Starting to Get Really Bored

Arrowverse 2018/2019 Season: Week 26

We're pulling into the back-half of the season, and, honestly, a lot of these shows are starting to get mired in boring plot lines. Starting up this season I had a certain amount of hope for where things were going, with Arrow putting it's lead hero in prison and The Flash coming off a season so bad I didn't think it could get any worse. For a while things did seem to be looking up but, honestly, the shows are really starting to suck right now.

Normally I'd cover the best episodes of the week to show the real highlights of the season, but this week I feel like we need to really go over the terrible lows of the ArrowverseWhen it was announced that the CW was creating a show based on the Green Arrow, people laughed. The CW? Really? Was it going to be teen-oriented like everything else on the network and be called "Arrow High"? And yet that one show, Arrow has spawned three spin-offs, various related shows and given DC a successful shared universe, the Arrowverse on TV and streaming., to bring it all into sharp contrast so you can see what I mean. And to do that we're going to cover Arrow and The Flash again this week as they're the real culprits causing all the problems.

Arrow, Season 7, Episode 19: Spartan

Did you know John Diggle has a step-father? I certainly didn't, and neither did the cast of characters on Arrow because John has never talked about him before. At all. Apparently they have a strained relationship, John and "The General". However, John is forced to contact his step-father when Team Arrow finds evidence of a mole at ARGUS. Meanwhile, Felicity's new tech, Archer, a surveillance system kind of like an All-Seeing Eye (patent pending) is stolen when the tablet the current version is running on is stolen by the Ninth Circle. Team Arrow will have to team up with the General to find the mole, get Archer, and stop whatever it is the Ninth Circle is up to.

This episode boggles my mind with how terrible it is. To begin with, let's cover the fact that somehow Team Arrow doesn't know anything about Diggle's family. Sure, I can accept that John has never once talked about a step-father he doesn't like; we've all had family we stopped talking to, I'm sure. What I can't accept is that Felicity and Oliver had no knowledge of the General's existence at all, which is how the show plays it. Remember that just last season Felicity put trackers on half of Team Arrow and started putting together dossiers on them as well. Oliver and Diggle were fine with this so are you seriously going to tell me they didn't expect Felicity to have dossiers on them as well. Or that she didn't just secretly do it anyway because that's exactly the kind of person she is. For her to not know everything about everyone on the team is detail so far outside the bounds of her character I can't accept it.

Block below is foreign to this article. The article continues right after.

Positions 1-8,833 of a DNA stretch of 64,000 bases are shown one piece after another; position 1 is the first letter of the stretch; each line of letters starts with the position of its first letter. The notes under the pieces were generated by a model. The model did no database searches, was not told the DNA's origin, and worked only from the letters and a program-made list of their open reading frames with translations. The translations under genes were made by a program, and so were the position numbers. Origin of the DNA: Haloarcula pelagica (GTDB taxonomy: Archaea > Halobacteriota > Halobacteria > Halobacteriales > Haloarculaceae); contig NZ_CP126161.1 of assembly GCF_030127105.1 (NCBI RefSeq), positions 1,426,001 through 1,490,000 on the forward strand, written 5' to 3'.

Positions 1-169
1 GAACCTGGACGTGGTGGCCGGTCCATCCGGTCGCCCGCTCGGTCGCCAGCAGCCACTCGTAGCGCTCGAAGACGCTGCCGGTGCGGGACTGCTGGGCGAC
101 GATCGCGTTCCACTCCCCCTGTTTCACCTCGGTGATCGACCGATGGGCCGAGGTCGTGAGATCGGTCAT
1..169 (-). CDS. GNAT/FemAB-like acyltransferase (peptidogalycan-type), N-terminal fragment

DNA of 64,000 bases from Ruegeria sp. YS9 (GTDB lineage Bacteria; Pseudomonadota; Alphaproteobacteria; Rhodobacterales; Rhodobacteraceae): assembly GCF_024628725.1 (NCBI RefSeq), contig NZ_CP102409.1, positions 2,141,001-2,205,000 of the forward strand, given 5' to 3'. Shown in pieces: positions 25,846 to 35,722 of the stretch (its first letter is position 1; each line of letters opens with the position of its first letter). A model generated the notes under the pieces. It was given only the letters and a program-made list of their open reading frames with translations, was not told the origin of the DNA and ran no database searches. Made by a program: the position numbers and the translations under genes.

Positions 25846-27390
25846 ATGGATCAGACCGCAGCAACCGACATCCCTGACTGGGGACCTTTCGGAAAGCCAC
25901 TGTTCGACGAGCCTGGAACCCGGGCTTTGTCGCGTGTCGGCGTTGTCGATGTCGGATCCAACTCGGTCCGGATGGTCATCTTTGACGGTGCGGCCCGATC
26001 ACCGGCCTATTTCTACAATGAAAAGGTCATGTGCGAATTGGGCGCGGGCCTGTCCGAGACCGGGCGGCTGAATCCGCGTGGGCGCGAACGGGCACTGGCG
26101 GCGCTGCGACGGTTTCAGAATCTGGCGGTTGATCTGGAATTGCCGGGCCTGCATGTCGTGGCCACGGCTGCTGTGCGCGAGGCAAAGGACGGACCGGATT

But then Felicity does a lot of stupid things this episode to make the story work. Bear in mind that Archer, as shown in the flash-forwards of this season, will eventually become the surveillance tech that creates a dystopian Star City. Felicity only comes around to the idea of this when her tech is stolen out from under her nose and used by the Ninth Circle. So she destroys the tech, but when her friend and assistant, Alena, says she has a backup of the tech, Felicity just says she doesn't want it and it should remain dead. What she doesn't do, though, is that the flash drive with the backed up tech and destroy that, too. Obviously Alena is going to take the tech and do something stupid with it, and Felicity is smart enough that she should have realized this. Again, this doesn't make sense within the bounds of Felicity's character.

Of course, the episode doesn't even understand basic technology. Felicity has a server farm to run Archer, but due to issues with the program over the last couple of weeks they have it walled off to a single tablet. Somehow a program this powerful is able to run on a tablet which doesn't really make any sense. Tablets may be good for a lot of things, but they aren't supercomputers which is what you'd need to run a program like this. And if she really did make it so the program could run on a single tablet and, as show, be just as effective, then why does she need a server farm?

If we can move past Felicity, though, the rest of the episode is about Diggle and his step-father, the General (played by everyone's favorite Winston, Ernie Hudson). This is a rote story about a father and son who don't get along but, after a single action-packed event, suddenly fully accept and love each other. It's trash, basically, soap opera plotting without any feeling behind it. The only reason it works is because of Hudson who can sell the material without even trying. But that only highlights a different problem: when you have an actor this good on the show for a guest role, all the other, regular actors look so much worse by comparison. It's so bad.